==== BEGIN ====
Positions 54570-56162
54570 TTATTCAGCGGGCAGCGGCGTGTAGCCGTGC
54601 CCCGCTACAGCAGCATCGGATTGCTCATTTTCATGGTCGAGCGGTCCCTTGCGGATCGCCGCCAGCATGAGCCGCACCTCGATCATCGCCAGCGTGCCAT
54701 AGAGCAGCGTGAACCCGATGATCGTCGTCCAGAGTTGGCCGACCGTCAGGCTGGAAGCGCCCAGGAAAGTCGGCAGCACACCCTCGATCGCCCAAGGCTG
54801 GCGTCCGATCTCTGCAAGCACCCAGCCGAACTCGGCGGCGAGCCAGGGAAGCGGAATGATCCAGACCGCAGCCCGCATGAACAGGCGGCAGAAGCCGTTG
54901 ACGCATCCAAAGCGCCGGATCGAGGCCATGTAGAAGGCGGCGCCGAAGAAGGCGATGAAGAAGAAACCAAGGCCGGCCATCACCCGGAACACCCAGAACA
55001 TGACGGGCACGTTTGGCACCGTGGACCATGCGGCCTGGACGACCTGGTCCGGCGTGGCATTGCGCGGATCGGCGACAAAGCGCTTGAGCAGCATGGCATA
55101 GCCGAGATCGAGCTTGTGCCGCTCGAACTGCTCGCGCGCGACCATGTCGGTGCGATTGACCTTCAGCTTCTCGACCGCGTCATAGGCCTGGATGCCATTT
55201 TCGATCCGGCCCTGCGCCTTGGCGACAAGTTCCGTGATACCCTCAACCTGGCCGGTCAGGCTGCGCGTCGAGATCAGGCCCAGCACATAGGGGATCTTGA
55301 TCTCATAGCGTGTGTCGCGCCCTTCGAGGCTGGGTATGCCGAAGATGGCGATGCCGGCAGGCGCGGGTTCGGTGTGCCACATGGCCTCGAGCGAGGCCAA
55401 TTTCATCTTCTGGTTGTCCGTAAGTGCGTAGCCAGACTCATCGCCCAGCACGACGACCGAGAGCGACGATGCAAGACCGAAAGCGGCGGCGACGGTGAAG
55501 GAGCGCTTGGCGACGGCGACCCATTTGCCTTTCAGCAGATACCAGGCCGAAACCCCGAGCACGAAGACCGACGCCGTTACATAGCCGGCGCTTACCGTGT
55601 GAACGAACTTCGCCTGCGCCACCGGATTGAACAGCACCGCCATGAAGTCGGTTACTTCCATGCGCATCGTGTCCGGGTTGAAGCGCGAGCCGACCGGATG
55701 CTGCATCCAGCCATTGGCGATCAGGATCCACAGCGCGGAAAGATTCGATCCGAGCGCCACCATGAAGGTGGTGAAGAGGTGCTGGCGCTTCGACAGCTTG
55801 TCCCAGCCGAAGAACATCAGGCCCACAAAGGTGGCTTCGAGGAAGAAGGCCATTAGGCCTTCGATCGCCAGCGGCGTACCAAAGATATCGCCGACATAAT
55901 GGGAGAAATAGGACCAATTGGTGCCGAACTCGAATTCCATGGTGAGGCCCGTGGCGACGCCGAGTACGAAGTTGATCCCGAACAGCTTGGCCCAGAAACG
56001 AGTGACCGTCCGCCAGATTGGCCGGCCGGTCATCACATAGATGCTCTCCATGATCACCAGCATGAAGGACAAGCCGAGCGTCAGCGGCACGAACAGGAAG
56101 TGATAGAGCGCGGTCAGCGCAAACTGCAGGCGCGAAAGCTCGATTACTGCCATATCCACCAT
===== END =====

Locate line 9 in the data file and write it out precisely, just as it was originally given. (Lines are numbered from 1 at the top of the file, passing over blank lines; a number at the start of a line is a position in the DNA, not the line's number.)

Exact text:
55201 TCGATCCGGCCCTGCGCCTTGGCGACAAGTTCCGTGATACCCTCAACCTGGCCGGTCAGGCTGCGCGTCGAGATCAGGCCCAGCACATAGGGGATCTTGA